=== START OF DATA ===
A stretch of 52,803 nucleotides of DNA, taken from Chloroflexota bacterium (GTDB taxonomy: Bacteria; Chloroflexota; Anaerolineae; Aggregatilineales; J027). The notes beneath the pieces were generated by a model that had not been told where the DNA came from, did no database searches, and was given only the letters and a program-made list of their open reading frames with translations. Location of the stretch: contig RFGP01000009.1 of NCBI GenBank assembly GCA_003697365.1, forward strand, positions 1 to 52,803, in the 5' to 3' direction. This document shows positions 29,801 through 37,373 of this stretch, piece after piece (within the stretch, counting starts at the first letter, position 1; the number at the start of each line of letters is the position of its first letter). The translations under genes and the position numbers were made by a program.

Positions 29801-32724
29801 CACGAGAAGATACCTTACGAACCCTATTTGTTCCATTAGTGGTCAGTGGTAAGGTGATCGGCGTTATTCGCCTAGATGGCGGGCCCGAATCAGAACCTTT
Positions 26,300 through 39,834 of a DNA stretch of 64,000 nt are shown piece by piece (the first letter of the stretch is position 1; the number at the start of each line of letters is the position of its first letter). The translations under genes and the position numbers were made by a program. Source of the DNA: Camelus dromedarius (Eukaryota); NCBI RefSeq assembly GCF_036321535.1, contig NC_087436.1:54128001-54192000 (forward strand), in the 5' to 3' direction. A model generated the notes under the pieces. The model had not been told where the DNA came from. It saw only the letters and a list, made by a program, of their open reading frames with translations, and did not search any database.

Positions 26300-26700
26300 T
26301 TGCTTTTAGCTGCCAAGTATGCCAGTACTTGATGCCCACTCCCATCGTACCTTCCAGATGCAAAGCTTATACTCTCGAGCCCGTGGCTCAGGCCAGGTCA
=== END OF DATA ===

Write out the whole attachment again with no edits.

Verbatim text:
A stretch of 52,803 nucleotides of DNA, taken from Chloroflexota bacterium (GTDB taxonomy: Bacteria; Chloroflexota; Anaerolineae; Aggregatilineales; J027). The notes beneath the pieces were generated by a model that had not been told where the DNA came from, did no database searches, and was given only the letters and a program-made list of their open reading frames with translations. Location of the stretch: contig RFGP01000009.1 of NCBI GenBank assembly GCA_003697365.1, forward strand, positions 1 to 52,803, in the 5' to 3' direction. This document shows positions 29,801 through 37,373 of this stretch, piece after piece (within the stretch, counting starts at the first letter, position 1; the number at the start of each line of letters is the position of its first letter). The translations under genes and the position numbers were made by a program.

Positions 29801-32724
29801 CACGAGAAGATACCTTACGAACCCTATTTGTTCCATTAGTGGTCAGTGGTAAGGTGATCGGCGTTATTCGCCTAGATGGCGGGCCCGAATCAGAACCTTT
Positions 26,300 through 39,834 of a DNA stretch of 64,000 nt are shown piece by piece (the first letter of the stretch is position 1; the number at the start of each line of letters is the position of its first letter). The translations under genes and the position numbers were made by a program. Source of the DNA: Camelus dromedarius (Eukaryota); NCBI RefSeq assembly GCF_036321535.1, contig NC_087436.1:54128001-54192000 (forward strand), in the 5' to 3' direction. A model generated the notes under the pieces. The model had not been told where the DNA came from. It saw only the letters and a list, made by a program, of their open reading frames with translations, and did not search any database.

Positions 26300-26700
26300 T
26301 TGCTTTTAGCTGCCAAGTATGCCAGTACTTGATGCCCACTCCCATCGTACCTTCCAGATGCAAAGCTTATACTCTCGAGCCCGTGGCTCAGGCCAGGTCA